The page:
Indigenous and Local Knowledge in a Scoping Study for a Nordic IPBES Assessment Report has been released today. It is available here. It has been published by the Swedish Biodiversity Center. The report is summarized as:
“There is a multitude of local cultures and customary uses of biological resources, and a variety of local subsistence systems all over the world, including the Nordic region. The need to include the knowledge and worldviews they are based upon in assessments of biological diversi- ty and ecosystem services, is today recognized in many fora. This is especially true when the aim is to evaluate mankind’s dependence of and impact on biological resources as a base for present and future policy and decisions. The local communities and their cultures and knowledge are in the IPBES context referred to as “indigenous and local knowledge” (ILK). IPBES has since it’s beginning agreed to recognize and respect indigenous and local knowledge in all its functions.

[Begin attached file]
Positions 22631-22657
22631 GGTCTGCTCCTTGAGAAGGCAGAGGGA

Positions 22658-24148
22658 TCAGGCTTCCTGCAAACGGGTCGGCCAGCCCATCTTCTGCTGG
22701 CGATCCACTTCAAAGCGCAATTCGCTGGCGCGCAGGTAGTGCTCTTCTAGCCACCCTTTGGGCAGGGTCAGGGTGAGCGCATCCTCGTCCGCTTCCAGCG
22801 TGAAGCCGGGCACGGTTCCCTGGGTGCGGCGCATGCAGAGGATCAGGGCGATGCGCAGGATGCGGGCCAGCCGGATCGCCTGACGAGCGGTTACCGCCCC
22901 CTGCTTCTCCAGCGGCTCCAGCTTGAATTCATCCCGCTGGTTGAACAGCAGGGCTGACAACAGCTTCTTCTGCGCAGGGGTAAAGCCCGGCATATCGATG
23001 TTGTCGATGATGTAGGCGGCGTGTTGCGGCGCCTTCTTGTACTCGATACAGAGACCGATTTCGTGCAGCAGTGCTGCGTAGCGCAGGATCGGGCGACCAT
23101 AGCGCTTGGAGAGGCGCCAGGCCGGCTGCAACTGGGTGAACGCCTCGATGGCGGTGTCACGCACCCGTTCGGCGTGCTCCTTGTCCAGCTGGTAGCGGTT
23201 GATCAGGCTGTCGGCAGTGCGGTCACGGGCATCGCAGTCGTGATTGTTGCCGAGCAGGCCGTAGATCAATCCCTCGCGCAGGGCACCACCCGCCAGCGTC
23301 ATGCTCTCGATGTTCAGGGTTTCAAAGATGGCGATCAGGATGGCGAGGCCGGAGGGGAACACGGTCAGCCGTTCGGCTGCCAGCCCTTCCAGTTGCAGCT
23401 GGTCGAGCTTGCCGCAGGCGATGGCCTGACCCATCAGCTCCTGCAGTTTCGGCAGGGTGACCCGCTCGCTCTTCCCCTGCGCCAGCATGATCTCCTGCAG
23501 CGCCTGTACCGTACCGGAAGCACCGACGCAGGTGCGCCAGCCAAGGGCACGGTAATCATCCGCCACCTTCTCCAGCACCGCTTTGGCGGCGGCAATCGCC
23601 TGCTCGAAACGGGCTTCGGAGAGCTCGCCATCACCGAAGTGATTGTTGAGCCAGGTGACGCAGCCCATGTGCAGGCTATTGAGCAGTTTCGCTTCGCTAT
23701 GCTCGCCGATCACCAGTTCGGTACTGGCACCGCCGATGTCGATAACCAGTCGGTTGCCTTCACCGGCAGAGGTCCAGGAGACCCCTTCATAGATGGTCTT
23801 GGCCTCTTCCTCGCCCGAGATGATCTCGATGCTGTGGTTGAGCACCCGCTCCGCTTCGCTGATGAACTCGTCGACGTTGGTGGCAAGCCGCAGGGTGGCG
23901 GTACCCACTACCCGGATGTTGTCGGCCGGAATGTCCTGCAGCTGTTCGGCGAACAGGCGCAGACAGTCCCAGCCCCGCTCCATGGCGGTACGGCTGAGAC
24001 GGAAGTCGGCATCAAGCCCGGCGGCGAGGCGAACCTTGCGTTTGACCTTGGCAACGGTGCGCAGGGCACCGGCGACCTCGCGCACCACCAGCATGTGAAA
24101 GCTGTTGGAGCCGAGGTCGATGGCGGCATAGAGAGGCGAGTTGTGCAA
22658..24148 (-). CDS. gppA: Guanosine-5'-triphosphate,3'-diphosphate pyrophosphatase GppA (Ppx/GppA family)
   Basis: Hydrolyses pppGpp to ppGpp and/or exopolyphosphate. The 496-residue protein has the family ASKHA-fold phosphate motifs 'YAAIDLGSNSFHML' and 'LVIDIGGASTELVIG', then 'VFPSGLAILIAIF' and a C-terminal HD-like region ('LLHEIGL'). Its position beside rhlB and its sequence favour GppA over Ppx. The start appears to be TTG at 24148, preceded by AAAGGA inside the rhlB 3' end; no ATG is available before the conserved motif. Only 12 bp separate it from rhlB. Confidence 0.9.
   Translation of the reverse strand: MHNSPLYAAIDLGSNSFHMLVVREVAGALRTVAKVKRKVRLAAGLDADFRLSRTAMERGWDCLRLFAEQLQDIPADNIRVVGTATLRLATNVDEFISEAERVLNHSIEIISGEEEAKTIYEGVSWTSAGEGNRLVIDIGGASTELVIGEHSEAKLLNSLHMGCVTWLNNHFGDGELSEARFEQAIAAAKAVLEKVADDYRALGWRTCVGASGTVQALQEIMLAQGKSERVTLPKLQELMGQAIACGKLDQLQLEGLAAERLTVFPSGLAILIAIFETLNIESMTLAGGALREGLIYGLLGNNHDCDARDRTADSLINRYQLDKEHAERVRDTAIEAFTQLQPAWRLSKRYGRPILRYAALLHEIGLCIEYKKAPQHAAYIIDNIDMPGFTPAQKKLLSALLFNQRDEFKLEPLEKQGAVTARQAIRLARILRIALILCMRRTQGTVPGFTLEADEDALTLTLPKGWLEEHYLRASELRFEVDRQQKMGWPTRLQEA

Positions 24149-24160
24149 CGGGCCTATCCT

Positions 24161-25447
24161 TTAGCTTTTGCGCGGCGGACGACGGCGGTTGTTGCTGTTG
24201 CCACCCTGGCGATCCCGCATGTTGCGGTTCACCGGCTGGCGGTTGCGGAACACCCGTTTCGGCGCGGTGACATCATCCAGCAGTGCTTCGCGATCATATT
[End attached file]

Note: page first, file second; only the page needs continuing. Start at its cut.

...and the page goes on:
The effort to evaluate the mutual impact between today’s status and trends of biological diversity and local communities all over the region in a Nordic IPBES assessment is dependent on a sincere participation process. To achieve a full and effective participation of indigenous peoples and local communities in the context of a regional IPBES assessment is a challenge. IPBES still is in the process of developing its methods and procedures, and this scoping study is contributing to this experience.
The overall aim to transfer the local perspective and knowledge into a more abstract regio- nal summary with the complexity of today’s society is likely to lead to simplifications. Thus it is important to incorporate the local perspective in the background process of preparing an assessment, and have a continuous ILK-referee mechanism in order to ensure that the drawn conclusions aren’t erroneously made from the local perspective.
This report is focusing on how effective local participation could be achieved to a certain degree to reach a deeper understanding regarding how the local communities are being affected by global change, such as changes in climate, biological diversity and political decisions. The report is based on four different studies: a Nordic ILK-workshop held in the vicinity of Uppsala in June 2015, a ILK-questionnaire regarding perceived observations as well as perspectives on participation processes, a series of local workshops in Finland arranged by Snowchange Cooperative, and an interview and literature study on the interface of ILK and citizen science (another important measure to reach a trustworthy assessment).”